And isn’t any writing inescapably, prima facie, a putting into relation of things? Word to word, word to thing? Pins jabbed into a map invariably defining a frontier?

What Hejinian says about solitude (circa 1960-1975, pre-Grand Piano, that is, roughly covering the years when she—reflecting back—admired “above all else the heroic nonconformity and rebellious eccentricity of (artistic) genius”):
I believed in progress but with an emphasis on my own progress; I believed in individualism and I thought to develop my own individualism through self-improvement. Calling myself a rebel, I considered myself antisocial; not wanting “to compromise with reality,” I valued solitude; considering “the world” a source of interruptions and distractions, I repeatedly “dedicated myself” myself to poetry.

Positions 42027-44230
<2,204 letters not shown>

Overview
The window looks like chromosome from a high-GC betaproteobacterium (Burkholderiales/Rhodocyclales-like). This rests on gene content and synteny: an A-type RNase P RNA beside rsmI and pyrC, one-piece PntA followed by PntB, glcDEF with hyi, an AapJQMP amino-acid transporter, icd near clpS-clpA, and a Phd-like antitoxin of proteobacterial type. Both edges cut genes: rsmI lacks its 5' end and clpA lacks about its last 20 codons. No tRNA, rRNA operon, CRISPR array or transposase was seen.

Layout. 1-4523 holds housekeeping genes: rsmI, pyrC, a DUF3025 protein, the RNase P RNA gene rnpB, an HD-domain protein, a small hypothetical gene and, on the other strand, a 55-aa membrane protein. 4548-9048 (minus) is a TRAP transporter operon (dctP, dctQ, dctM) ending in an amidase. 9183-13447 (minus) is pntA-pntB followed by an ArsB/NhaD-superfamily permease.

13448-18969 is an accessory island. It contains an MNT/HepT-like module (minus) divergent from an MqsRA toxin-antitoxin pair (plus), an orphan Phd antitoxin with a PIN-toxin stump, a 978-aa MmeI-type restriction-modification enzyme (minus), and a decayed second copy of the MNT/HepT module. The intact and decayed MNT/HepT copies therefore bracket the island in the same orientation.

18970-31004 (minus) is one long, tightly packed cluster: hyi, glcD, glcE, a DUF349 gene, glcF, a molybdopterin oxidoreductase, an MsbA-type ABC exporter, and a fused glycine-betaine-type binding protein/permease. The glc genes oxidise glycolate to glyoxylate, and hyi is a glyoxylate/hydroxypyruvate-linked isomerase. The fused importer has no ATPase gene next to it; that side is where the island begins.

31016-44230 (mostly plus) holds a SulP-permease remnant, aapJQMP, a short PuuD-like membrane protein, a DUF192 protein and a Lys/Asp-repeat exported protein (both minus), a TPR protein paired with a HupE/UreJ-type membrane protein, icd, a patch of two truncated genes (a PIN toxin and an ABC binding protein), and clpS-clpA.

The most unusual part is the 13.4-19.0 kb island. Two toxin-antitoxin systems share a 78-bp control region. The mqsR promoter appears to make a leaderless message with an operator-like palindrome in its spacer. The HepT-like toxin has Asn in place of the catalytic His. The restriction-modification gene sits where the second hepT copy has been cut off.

She admits the portrayal is the result of “a fantasy life that was quite unlike what I actually did every day, but even as I was living a more worldly life than I might have admitted, it was centered in the domestic rather than in the social.” The route to the “social” is not explicitly traced, though one marker provided is the reading of Creeley’s For Love in 1962 after Kenneth Irby present’d it to her (“it is probably with my reading of that book that I date the beginning maturation [surely an odd phrase] of my own literary project,” Hejinian writes, though in the next sentence warns how she doesn’t want to “unduly exaggerate the influence.”) The other marker: the beginning of the Tuumba chapbooks. Is it the “social” one moves into in any attempt to include the world? Hejinian says she “did not stand firm” vis-à-vis that “preference, as a poet, for solitude.” “My work has not had solitude at its center—and it has not been immanently lyric—since at least 1977 . . . ; in fact, my writing seems to have grown, over the years, increasingly populous.” Which seems to correlate the solitary life (hermit scarcity and refusal) with “the lyric” and with a stripped-down de-populated writing. Isn’t that a too reductivist stance? Solitary Henry Darger’s own squads of Vivians counter it. The mark of one’s “beginning maturation” is, I’d argue, not found in the “social” so much as in one’s finding a way to integrate one’s writing with the overwhelming saga of everyday life with all its claims various and concomitant. An entirely individual task, that is: determining a right (shifting) permeability for that membrane.